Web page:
An article in the New York Times Magazine profiled work by Barbara L. Fredrickson, Kenan Distinguished Professor of psychology in the College of Arts and Sciences, in partnership with Steven Cole, PhD, Professor of Medicine and Psychiatry and Biobehavioral Sciences in the University of California Los Angeles School of Medicine, into the genomic effects of happiness.
On August 20, 2013, UNC Lineberger held a reception to honor Charles M. “Chuck” Perou, PhD, for his 2013 Hyman L. Battle Distinguished Cancer Research Award.
Katy Jones has been hired as director of communications and marketing for the UNC Lineberger Comprehensive Cancer Center, effective August 19, 2013.
William Roper, MD, MPH, Dean of the School of Medicine, Vice Chancellor for Medical Affairs, and CEO of University of North Carolina Health Care System, announces the appointment of Norman "Ned" Sharpless, MD, as director of the University of North Carolina Lineberger Comprehensive Cancer Center, effective January 1, 2014.
UNC Lineberger scientists Blossom Damania, PhD, Dirk Dittmer, PhD, and Liza Makowski, PhD, have been awarded two-year National Cancer Institute Provocative Questions grants.
"Scientists say blueberries powerful antioxidants and anthocyanins make them one of nature's top cancer fighters, two things that hit home for North Carolina women's basketball coach Sylvia Hatchell."
A team of researchers has published their analysis of survival rates among study participants in the 2003 Prostate Cancer Prevention Trial showing that the prostate drug finasteride does not decrease survival after a diagnosis of prostate cancer. Their 2003 publication found that while the drug finasteride significantly reduced the risk of prostate cancer, it was associated with an increased risk of high-grade disease and possibly decreased survival.
Like a toddler in need of a nap or a snack, the cells of our bodies can turn a bit sour under conditions of stress or nutrient deprivation. The pH levels inside these cells – starved, perhaps by a heart attack or other injury – have been known to drop dramatically in a cry for help.
Researchers at the University of North Carolina and the National Institutes for Health have defined the role of the protein vinculin in enabling cell movement. In a paper published in the Journal of Cell Biology, Sharon Campbell, PhD, professor of Biochemistry and Biophysics and member of UNC Lineberger Comprehensive Cancer Center, and Clare Waterman of the National Heart, Lung and Blood Institute at the National Institutes of Health showed that cell mobility occurs through the interactions between the protein vinculin and the cytoskeletal lattice formed by the protein actin. By physically binding to the actin that makes up the cytoskeleton, vinculin operates as a form of molecular clutch transferring force and controlling cell motion.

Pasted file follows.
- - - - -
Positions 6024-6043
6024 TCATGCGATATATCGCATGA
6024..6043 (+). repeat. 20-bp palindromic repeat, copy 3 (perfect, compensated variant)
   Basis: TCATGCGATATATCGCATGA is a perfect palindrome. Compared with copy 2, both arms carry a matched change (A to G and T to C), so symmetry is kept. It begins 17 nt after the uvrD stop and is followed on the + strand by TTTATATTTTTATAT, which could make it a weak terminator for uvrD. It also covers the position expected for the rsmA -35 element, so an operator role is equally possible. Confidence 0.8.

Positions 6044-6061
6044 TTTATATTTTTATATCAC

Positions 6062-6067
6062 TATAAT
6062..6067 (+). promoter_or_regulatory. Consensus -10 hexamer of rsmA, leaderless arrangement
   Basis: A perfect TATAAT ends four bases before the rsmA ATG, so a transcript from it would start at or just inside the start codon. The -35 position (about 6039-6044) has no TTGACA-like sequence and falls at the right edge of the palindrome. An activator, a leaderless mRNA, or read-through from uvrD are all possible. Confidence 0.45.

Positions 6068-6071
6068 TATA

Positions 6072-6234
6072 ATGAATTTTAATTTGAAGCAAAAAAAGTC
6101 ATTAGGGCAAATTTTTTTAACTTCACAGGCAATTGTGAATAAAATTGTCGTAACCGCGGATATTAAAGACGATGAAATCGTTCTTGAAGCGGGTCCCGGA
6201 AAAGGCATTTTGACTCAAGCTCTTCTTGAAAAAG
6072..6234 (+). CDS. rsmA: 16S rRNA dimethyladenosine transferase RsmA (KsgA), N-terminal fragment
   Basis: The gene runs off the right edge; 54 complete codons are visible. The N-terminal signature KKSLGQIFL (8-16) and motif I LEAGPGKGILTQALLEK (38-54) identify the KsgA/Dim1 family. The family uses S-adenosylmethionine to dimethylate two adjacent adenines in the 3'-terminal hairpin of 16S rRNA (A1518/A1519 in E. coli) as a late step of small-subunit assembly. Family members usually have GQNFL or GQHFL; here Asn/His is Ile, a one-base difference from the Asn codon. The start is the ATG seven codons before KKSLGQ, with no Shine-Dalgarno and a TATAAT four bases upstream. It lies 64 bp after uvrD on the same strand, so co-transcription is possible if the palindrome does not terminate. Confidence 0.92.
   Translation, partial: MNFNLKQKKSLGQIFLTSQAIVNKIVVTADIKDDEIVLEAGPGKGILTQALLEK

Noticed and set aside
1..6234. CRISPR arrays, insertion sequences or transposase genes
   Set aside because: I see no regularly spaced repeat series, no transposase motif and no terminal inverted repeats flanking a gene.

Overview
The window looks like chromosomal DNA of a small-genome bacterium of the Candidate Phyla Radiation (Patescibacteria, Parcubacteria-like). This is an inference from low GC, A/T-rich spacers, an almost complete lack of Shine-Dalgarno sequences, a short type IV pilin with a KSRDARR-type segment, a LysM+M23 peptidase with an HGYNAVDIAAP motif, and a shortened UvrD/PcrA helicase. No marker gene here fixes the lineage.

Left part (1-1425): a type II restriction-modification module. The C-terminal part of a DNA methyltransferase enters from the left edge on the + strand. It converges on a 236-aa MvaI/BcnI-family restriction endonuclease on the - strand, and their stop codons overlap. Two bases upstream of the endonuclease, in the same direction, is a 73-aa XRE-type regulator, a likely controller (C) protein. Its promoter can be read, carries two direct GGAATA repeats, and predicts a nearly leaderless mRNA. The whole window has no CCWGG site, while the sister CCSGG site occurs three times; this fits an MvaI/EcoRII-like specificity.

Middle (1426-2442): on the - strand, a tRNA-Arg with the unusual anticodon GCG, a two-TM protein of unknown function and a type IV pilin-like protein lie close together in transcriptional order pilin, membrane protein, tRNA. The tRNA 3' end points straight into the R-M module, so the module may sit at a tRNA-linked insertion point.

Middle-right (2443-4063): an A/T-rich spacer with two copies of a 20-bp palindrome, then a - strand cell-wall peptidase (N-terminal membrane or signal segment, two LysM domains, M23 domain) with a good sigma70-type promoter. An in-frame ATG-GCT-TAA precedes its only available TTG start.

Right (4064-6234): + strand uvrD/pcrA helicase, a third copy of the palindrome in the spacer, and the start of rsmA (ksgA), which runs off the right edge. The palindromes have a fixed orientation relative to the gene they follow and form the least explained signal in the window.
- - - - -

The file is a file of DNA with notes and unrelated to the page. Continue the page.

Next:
A rapidly-dissolvable microneedle patch developed by a UNC team led by Joseph DeSimone, William R. Kenan, Jr. Distinguished Professor of Chemistry and Chemical Engineering, and director of the UNC Institute for Advanced Materials, Nanoscience, and Technology and member of UNC Lineberger, allows for painless injections of medicine and vaccines.
Bob Goldstein, PhD, professor of biology, talks about his career and the promise of cell biology in a profile in the August issue of The Journal of Cell Biology.
Human bodies recognize at the molecular level that not all happiness is created equal, responding in ways that can help or hinder physical health, according to new research led by Barbara L. Fredrickson, Kenan Distinguished Professor of psychology in the College of Arts and Sciences at the University of North Carolina at Chapel Hill.
Since 2011, the University of North Carolina has partnered with the government of Malawi to establish a pathology laboratory in the nation’s capital, building on an existing decades-long collaboration. The laboratory has provided an invaluable service to patients and has also built capacity at a national teaching hospital, according to an analysis of the first 20 months of operation published August 7 online by PLOS ONE.
UNC Gazette - Oliver Smithies and Nobuyo Maeda were born in island countries half a world apart – he in England, she in Japan – but each in their own way found a path to a life in science.
Susan G. Komen for the Cure has awarded more than $800,000 to researchers with the UNC Lineberger Comprehensive Cancer Center to fund research into fighting cancer.
The tyrosine kinase MerTK plays a prominent role in the body’s immune response. MerTK signaling helps “calm” the body’s first line of immunity, the macrophage, while it performs the routine duties - clearing cells that die and healing damaged tissue.
Brian Burnham is an assistant scout master and one of the leaders of Troop 845's Lucky 13 Bike Trip, a fundraiser for UNC Lineberger.
Research that developed a method of visualizing aging and tumor growth in mice by Norman Sharpless, MD, Wellcome Distinguished Professor of Cancer Research and Deputy Cancer Center Director, was featured in an article on biological markers of aging in the New York Times.
UCRF Competitive Grants Program 2013 Innovation Awards were chosen from 51 applications. The awards provided $1,180,000 to support research among the six winners.
WRAL features Bill McCulloch, known as Windy City Slim, a blues singer who learned to reclaim his voice after treatment from head and neck cancer caused his vocal muscles to atrophy.